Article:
Photographer Ryota Kajita was a pupil on the College of Alaska Fairbanks in 2010 when he started taking photos of ice formations up-close.
Intrigued by Alaskan swamps, ponds, rivers, and lakes, Kajita started to note odd-looking “ice bubbles,” which he says are gases — normally methane — trapped beneath the floor.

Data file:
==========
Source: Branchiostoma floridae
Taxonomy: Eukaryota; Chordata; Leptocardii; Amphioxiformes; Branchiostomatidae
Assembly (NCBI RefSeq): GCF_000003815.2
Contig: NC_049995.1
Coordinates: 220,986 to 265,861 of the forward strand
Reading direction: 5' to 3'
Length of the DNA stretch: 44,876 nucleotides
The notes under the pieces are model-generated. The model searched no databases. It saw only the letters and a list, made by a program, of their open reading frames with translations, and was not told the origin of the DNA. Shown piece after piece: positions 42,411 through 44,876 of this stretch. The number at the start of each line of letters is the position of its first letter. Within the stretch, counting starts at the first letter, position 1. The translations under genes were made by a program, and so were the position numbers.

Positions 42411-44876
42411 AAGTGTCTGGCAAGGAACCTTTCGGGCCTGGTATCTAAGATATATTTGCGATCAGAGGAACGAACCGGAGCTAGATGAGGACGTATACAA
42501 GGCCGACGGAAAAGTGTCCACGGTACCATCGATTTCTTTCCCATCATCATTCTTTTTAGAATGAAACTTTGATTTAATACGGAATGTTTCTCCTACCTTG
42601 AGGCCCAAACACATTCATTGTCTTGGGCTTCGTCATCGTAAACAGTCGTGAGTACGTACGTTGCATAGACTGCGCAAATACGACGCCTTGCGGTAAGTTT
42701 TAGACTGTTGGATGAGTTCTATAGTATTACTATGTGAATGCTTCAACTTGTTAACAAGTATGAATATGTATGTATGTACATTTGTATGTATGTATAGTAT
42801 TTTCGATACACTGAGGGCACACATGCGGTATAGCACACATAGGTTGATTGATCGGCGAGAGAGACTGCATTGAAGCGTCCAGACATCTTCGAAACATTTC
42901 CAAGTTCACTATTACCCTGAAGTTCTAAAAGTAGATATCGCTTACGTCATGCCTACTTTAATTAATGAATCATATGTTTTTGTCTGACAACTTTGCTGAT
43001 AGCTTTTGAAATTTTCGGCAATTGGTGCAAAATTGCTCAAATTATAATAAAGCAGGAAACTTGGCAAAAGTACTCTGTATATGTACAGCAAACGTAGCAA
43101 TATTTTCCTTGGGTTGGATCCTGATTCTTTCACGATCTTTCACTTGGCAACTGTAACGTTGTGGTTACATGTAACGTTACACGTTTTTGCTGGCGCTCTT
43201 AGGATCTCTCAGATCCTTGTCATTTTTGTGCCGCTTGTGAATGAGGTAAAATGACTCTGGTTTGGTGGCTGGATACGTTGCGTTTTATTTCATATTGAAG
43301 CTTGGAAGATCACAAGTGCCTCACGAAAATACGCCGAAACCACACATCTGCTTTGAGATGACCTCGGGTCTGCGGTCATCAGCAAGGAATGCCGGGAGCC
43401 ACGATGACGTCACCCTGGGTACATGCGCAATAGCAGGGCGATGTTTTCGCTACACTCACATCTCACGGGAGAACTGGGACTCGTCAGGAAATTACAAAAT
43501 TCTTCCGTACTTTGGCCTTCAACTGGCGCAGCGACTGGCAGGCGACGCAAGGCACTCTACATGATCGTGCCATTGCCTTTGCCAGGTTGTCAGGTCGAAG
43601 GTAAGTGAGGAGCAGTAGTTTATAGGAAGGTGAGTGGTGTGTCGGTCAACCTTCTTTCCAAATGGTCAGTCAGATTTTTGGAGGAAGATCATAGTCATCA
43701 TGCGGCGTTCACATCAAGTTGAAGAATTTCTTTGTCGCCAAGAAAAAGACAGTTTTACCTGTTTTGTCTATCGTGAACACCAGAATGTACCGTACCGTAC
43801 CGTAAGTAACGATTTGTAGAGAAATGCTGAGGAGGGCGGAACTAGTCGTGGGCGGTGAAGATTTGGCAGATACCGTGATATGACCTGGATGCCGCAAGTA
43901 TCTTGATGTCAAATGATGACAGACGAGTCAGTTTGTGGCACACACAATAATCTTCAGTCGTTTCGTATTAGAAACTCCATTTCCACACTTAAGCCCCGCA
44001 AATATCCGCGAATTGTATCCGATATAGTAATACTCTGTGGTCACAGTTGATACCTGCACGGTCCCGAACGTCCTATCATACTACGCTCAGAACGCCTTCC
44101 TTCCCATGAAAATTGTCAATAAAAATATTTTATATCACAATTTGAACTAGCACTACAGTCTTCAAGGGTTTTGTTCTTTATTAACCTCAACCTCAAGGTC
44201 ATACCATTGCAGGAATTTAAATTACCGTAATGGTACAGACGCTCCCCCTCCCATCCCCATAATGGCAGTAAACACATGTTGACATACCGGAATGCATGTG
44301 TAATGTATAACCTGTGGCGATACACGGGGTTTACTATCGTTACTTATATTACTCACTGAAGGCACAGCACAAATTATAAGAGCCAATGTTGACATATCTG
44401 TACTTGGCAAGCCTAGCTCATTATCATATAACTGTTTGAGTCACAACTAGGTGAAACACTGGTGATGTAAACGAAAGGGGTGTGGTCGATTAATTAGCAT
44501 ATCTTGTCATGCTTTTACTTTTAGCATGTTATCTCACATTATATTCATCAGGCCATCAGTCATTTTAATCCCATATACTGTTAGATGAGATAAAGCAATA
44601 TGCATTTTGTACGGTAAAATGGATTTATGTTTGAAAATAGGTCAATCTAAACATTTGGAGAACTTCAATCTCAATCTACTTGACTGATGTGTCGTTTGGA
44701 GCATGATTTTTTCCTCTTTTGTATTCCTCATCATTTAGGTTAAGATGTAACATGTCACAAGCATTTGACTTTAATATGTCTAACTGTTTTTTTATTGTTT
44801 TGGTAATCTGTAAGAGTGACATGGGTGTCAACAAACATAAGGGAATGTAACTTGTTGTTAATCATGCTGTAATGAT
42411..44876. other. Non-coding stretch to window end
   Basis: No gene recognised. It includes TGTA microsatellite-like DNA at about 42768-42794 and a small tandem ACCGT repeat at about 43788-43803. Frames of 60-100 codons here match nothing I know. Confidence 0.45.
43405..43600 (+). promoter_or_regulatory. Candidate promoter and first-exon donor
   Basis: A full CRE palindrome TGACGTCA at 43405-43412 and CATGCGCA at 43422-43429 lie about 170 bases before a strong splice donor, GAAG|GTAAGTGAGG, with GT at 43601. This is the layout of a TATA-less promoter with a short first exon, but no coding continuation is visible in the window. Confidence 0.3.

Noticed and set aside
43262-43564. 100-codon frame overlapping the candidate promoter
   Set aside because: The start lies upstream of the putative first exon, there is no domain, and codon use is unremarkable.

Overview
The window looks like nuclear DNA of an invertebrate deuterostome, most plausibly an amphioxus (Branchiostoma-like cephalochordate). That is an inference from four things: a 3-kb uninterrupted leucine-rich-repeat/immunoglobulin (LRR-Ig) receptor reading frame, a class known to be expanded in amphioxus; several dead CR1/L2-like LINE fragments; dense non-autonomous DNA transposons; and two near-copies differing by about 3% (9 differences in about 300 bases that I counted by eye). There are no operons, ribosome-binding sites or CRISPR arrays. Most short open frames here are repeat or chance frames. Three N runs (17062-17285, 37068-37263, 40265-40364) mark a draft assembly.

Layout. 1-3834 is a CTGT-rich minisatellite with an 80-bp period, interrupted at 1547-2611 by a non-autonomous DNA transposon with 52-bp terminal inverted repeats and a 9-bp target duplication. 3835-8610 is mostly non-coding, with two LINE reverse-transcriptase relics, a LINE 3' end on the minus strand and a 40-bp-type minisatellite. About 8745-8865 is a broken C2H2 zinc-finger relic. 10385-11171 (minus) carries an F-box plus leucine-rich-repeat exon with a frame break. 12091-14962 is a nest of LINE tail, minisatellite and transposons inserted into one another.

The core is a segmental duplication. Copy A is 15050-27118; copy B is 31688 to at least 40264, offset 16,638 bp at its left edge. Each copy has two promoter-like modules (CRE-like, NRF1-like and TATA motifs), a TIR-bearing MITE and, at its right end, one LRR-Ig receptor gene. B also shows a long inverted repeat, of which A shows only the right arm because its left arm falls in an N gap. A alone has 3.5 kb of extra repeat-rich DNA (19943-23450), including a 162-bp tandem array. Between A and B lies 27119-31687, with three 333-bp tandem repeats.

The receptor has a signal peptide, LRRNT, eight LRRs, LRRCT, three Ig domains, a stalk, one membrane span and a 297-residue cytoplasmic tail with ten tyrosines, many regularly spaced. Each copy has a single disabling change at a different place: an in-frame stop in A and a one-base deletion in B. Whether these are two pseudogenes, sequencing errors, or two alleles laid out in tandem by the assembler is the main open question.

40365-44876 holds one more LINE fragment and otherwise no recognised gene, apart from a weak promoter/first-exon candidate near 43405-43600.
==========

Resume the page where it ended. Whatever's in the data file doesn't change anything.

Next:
“When water freezes,” Kajita says, “it turns into ice slowly from the floor and traps the gases. The bubbles and freezing temperatures create distinctive geometric patterns.”
And these patterns are nothing wanting beautiful. Utilizing a medium format movie digicam, Kajita says he “goals to seize the wonder and the dynamic modifications of water in nature.”
See for your self how he does it with these 12 photographs from Kajita’s “Ice Formation” sequence.